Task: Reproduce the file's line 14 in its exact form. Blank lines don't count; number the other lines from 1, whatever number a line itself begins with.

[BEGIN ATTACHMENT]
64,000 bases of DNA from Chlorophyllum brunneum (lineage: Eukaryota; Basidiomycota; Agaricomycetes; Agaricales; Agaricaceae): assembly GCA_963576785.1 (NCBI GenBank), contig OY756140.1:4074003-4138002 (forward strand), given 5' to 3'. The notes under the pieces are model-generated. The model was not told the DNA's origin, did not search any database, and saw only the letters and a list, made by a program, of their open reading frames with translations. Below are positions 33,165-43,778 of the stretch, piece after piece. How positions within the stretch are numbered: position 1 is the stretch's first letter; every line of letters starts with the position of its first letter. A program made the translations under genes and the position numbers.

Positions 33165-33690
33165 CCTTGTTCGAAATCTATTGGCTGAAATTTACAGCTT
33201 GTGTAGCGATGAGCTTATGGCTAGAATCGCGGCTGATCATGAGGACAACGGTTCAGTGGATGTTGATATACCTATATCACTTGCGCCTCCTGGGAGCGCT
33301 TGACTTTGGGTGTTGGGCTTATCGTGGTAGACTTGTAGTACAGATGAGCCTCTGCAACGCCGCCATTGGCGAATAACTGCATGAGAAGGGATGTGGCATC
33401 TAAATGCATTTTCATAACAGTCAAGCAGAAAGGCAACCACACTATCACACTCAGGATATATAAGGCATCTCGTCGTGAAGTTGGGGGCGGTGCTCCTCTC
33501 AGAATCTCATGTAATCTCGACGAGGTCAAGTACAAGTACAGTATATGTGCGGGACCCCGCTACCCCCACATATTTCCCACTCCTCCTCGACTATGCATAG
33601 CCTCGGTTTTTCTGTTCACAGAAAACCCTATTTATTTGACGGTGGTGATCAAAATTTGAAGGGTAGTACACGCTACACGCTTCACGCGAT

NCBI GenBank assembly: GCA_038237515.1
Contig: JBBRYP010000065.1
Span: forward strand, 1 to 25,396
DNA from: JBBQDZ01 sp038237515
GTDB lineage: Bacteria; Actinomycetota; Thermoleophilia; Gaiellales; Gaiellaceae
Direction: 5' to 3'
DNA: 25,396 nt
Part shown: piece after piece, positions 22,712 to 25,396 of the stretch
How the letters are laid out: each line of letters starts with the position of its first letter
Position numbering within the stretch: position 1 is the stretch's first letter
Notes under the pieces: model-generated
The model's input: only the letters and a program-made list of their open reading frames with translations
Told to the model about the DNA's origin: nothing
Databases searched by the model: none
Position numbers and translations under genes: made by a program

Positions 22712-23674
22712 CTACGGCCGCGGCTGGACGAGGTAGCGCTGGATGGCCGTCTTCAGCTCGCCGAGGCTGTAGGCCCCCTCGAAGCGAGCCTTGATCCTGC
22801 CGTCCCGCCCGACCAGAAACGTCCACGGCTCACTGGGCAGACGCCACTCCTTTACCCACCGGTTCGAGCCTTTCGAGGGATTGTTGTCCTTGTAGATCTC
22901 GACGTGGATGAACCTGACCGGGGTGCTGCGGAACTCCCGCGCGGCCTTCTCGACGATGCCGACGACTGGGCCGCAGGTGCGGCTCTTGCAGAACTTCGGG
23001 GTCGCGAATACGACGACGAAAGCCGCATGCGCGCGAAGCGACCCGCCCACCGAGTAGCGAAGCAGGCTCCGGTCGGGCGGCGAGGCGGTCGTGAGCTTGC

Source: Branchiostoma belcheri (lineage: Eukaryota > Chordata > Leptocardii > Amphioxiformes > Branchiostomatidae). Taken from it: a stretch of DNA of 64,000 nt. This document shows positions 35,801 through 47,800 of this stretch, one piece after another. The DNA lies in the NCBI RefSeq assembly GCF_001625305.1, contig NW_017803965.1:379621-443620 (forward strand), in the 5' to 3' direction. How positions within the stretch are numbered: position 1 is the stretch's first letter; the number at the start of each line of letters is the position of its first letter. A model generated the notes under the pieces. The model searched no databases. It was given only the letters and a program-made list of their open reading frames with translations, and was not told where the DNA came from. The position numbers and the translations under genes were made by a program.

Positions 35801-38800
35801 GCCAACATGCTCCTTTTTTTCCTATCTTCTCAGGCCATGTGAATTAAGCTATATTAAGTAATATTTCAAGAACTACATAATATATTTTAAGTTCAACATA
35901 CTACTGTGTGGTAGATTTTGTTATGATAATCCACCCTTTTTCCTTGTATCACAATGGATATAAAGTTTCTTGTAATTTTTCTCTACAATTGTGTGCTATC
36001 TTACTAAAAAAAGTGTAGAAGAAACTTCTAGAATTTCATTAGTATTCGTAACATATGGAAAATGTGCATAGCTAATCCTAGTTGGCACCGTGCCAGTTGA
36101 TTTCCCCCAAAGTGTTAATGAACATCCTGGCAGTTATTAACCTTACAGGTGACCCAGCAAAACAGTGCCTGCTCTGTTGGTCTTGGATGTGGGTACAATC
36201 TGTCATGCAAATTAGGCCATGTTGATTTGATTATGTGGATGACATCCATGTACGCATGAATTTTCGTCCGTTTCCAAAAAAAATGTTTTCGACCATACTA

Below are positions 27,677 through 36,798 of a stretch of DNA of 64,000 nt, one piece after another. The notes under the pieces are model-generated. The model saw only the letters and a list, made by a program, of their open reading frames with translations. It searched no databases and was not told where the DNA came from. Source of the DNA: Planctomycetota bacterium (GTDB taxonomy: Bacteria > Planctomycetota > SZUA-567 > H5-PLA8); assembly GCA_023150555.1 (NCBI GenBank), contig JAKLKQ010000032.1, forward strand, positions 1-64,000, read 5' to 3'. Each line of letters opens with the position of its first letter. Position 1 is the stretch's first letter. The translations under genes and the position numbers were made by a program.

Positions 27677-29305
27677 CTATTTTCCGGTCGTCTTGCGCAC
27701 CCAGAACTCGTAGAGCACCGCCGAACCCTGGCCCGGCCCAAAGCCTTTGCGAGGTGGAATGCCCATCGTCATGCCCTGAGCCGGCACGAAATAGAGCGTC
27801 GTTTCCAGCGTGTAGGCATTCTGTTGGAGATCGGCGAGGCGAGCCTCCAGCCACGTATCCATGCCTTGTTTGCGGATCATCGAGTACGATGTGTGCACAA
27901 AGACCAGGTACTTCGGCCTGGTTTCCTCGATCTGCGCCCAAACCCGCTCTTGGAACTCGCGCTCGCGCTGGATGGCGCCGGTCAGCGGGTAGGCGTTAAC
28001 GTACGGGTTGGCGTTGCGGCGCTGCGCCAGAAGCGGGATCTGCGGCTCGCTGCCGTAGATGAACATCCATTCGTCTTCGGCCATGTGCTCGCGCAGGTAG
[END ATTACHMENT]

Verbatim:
Direction: 5' to 3'